Dr. Shiga, what are some of the positive changes you’ve witnessed in your time with the program and how do you plan to continue building on these as you assume the role of Program Director moving forward?

The expansion of the MPC internship is one of the most exciting changes that I’ve seen since joining ProCom. As Internship Coordinator this year, I had a chance to see how many organizations from different areas of the communications industry seek out MPC students. It’s also great to see more MPC internships in expanding areas of the communications industry—health communications and university communications were two key areas this year. The internship is a key feature of the program and helps to attract new students, so of course we want to make sure we continue growing and supporting it. With support from Catherine Schryer, we were able to create a new staff position called Internship Liaison last year to expand the School’s network of internship sponsors, and MPC alumna Danielle Taylor has done a fabulous job strengthening the MPC internship and helping to build the undergraduate internship.

It’s also exciting that the course offerings for MPC students may expand over the next few years. Wendy has worked very hard to increase the number of electives that are open to MPC students, and thanks to her, students have had the opportunity to take communication-related courses offered by other departments such as the School of Nutrition and TRSM. Over the next few years, we’ll continue to explore ways to expand the range of electives for MPC students. One exciting possibility that we’re looking into is the idea of cross-listing a fourth year ProCom BA course with an MPC course. Another possibility is to develop new FCAD-wide electives or make the existing FCAD graduate courses more accessible to our students through, for example, online or hybrid delivery.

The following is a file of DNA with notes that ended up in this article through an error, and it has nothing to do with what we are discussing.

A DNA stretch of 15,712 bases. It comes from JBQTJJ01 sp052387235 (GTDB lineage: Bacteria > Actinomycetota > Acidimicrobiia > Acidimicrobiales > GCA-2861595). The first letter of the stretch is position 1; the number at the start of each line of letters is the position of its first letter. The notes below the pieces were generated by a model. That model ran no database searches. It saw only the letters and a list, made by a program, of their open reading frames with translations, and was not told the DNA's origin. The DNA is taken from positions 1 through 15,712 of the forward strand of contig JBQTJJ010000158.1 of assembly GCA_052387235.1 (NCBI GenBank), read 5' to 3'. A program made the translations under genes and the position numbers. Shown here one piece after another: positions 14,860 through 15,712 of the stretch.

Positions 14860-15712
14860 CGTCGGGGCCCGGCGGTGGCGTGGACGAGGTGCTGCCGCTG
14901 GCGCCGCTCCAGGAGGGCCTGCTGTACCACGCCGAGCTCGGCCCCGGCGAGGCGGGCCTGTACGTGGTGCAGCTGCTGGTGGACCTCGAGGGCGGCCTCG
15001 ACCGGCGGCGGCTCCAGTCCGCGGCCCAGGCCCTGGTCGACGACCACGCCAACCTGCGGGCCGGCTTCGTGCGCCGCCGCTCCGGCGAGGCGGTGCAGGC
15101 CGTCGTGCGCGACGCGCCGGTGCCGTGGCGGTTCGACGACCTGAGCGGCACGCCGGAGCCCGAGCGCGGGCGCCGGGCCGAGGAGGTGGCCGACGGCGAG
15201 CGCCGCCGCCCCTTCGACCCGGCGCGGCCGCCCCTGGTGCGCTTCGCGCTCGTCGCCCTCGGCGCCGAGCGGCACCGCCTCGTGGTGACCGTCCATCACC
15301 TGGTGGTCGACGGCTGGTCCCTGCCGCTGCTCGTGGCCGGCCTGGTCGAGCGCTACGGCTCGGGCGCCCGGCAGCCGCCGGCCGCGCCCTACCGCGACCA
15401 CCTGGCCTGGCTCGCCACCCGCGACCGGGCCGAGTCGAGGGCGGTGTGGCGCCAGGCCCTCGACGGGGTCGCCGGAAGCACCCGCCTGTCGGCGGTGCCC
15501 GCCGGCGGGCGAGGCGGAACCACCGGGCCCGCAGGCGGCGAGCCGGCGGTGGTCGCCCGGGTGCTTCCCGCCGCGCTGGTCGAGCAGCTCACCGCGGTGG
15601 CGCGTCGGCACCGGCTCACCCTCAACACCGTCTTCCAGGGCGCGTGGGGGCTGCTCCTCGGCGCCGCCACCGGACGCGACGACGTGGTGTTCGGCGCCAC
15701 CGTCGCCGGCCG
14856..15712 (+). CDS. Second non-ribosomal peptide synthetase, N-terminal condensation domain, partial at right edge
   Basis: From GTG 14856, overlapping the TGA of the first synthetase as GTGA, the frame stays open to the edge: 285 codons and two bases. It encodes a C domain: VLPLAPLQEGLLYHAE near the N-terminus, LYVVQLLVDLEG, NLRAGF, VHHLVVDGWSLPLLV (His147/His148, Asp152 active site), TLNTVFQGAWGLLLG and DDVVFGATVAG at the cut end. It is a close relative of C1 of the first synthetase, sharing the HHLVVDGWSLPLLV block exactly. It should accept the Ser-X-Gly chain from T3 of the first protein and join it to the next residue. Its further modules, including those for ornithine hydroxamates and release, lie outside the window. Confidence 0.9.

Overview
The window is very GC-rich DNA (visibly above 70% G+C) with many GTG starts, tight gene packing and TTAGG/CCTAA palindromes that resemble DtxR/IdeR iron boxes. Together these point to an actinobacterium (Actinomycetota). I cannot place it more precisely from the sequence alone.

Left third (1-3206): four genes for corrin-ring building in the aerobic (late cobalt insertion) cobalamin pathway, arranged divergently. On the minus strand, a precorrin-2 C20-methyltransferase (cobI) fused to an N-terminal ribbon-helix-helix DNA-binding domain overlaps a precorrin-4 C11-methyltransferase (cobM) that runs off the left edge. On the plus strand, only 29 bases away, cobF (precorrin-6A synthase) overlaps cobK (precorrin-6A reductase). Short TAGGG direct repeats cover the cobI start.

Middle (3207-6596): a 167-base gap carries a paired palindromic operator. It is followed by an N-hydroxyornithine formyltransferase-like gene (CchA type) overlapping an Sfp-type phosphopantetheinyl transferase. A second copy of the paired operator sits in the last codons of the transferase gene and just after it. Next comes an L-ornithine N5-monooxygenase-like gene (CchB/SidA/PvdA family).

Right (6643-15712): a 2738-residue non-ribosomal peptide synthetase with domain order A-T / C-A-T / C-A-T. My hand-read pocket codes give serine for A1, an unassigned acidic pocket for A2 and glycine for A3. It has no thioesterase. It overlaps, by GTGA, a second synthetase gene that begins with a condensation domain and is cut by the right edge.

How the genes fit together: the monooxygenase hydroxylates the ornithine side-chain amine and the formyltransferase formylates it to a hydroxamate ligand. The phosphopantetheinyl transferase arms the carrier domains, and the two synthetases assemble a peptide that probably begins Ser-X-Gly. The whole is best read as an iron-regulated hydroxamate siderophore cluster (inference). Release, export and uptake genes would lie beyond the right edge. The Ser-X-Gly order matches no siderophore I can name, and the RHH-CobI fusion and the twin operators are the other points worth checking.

[For Interview with John and Wendy] Strategic Communication Workshop credit Josephine Lim MPC2016

With a significant (and growing!) community of MPC alumni, what do you see as the program’s core strengths? How do you see the program evolving in the coming years?

We are fortunate to have such a strong alumni community. I’ve worked over the past two years with PCAA and know that the program benefits in many ways from the time that alumni put into things like the newsletter, events and the day-to-day operations of the association. One of the big changes this year is that the PCAA is becoming an official, university-recognized association and MPC alumni spent a great deal of time revising the constitution and developing a new governance structure. The timing of these changes is good; thanks to the hard work of alumni, the PCAA will be ready for a major transition almost exactly one year from now when we welcome our first group of ProCom BA alumni.

The key strength of the MPC program, in my view, is the bridging of theory and practice. Since joining Ryerson in 2012, I’ve been struck by the commitment of both students and faculty to this idea of informing practice with theory and of enriching theory with practice and experience. I’ve seen how the notion of bridging theory and practice informs curriculum, course development and many other aspects of the program. As Internship Coordinator this year, I had the opportunity to read weekly journals that MPC students submit about their internship experiences, and found that many students really do think about their internships through the lens of “bridging theory and practice” – they find so many interesting connections, parallels and contrasts between their internships and what they’ve learned in other courses, and students frequently make theoretically-informed observations about communications practice as they are experiencing it in their internships.

Another key change in recent years and I think this really helps to show how “bridging theory and practice” can mean so many different things for our program is the development of the Centre for Communicating Knowledge (CCK), which is a production unit within ProCom specializing in knowledge mobilization services and research. The CCK has been very successful in attracting clients within and beyond Ryerson and developing innovative strategies for communicating research to diverse audiences and conducting research on the theory and practice of knowledge mobilization. The success of the CCK is in no small part due to the involvement of MPC students and alumni in the organization, from Jacky Au Duong, the Project Coordinator, to the many MPC students who have worked on CCK projects.